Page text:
How America Lost Its Way in Afghanistan
“Respectful of the history of Afghanistan,” Malkasian writes, Rumsfeld “was aware that American troops could upset the Afghan people and spark an uprising. He wanted to outsource to Afghan partners and get it over with as soon as possible. Looking back, he was far-sighted. Yet his real decisions cut off opportunities to avoid the future he feared so much.
So Rumsfeld ignored pleas to include the Taliban in the post-war settlement at the end of 2001, despite Karzai’s support for the idea. Thus, it sanctioned overly aggressive counterterrorism operations that alienated ordinary Afghans and quickly spurred former Taliban supporters to resort to violence again. And so he and Bush turned a blind eye to the repressive actions of the Karzai government and its warlord allies.
More importantly, Rumsfeld neglected to bolster the Afghan security forces. He called a January 2002 request from the interim Afghan government for $ 466 million a year to train and equip 200,000 troops, he described as “crazy.” The Afghans reduced their demand, then reduced it further, until Rumsfeld agreed to a cap of 50,000 troops. Even then, little was accomplished, as Rumsfeld, increasingly concerned with planning for the 2003 invasion of Iraq, insisted that the costs of training and housing recruits be minimized and that wages are kept low. By early 2004, only 6,000 Afghan army soldiers had been trained; by 2006, when Rumsfeld resigned, the figure had risen to 26,000, still far too little to counter the major and successful offensive the Taliban launched that year.
The offensive marked a turning point, showing in blunt terms the immense challenge the Bush administration had set itself. The United States had entered a country it did not understand, a country that had baffled the great powers in the past, and it had done so without a clear long-term strategy. His client government in Kabul was beset by corruption and the lack of broad popular support, while the Taliban were dedicated and resourceful and able to travel to shrines in neighboring Pakistan to rest and plan. In addition, from the start, US leaders were concerned about the deteriorating security situation in Iraq. Afghanistan has become a secondary spectacle. (Robert Gates, who succeeded Rumsfeld as Defense Secretary in 2007, recalled that he had three priorities when he took office: “Iraq, Iraq and Iraq.”)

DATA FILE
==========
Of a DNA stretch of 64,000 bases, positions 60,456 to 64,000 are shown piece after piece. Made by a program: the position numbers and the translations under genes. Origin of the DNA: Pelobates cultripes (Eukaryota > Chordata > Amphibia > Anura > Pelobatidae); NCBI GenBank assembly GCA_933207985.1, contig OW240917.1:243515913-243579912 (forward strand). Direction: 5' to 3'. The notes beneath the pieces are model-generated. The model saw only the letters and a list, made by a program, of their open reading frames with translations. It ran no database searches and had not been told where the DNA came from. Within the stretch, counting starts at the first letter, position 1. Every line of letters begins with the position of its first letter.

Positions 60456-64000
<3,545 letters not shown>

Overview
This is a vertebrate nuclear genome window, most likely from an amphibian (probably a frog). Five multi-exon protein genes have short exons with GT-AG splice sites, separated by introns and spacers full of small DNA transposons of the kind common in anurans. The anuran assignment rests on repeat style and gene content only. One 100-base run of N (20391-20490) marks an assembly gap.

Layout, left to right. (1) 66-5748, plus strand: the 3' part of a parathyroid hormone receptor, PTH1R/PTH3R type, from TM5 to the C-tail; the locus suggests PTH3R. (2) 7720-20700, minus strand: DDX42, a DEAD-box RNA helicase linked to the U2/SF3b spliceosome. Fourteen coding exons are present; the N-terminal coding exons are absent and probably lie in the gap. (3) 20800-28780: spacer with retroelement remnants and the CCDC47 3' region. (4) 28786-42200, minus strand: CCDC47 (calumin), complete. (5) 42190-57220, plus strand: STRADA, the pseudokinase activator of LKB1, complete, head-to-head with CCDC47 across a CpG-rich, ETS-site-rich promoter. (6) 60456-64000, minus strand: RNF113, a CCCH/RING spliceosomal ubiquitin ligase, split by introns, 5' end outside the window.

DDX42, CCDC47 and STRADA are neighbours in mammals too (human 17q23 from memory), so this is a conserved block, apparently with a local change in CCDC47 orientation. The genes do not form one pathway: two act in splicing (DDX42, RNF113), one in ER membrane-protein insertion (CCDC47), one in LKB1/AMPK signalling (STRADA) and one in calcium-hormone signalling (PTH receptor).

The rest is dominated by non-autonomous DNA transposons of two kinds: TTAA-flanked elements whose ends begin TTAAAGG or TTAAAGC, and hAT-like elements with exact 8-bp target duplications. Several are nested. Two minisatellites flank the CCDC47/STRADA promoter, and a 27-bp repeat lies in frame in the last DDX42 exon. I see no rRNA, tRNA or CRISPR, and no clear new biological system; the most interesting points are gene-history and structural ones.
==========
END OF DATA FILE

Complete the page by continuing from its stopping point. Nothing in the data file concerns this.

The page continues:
Yet even though American planners admitted – behind closed doors – that they were losing in Afghanistan, they maintained the optimistic public statements. “Lies and Spin,” Whitlock headlines a particularly devastating chapter, citing general after general telling reporters that the trend lines were pointing in the right direction, that the enemy was on the ropes, that victory would come soon. Never mind the plethora of intelligence assessments showing otherwise – the Taliban, far from faltering, was expanding their reach, increasingly confident they would win out in the end. Or as a Taliban commander said to an American official in 2006, looking a lot like a North Vietnamese counterpart from around 1966: “You have all the clocks but we have all the time.”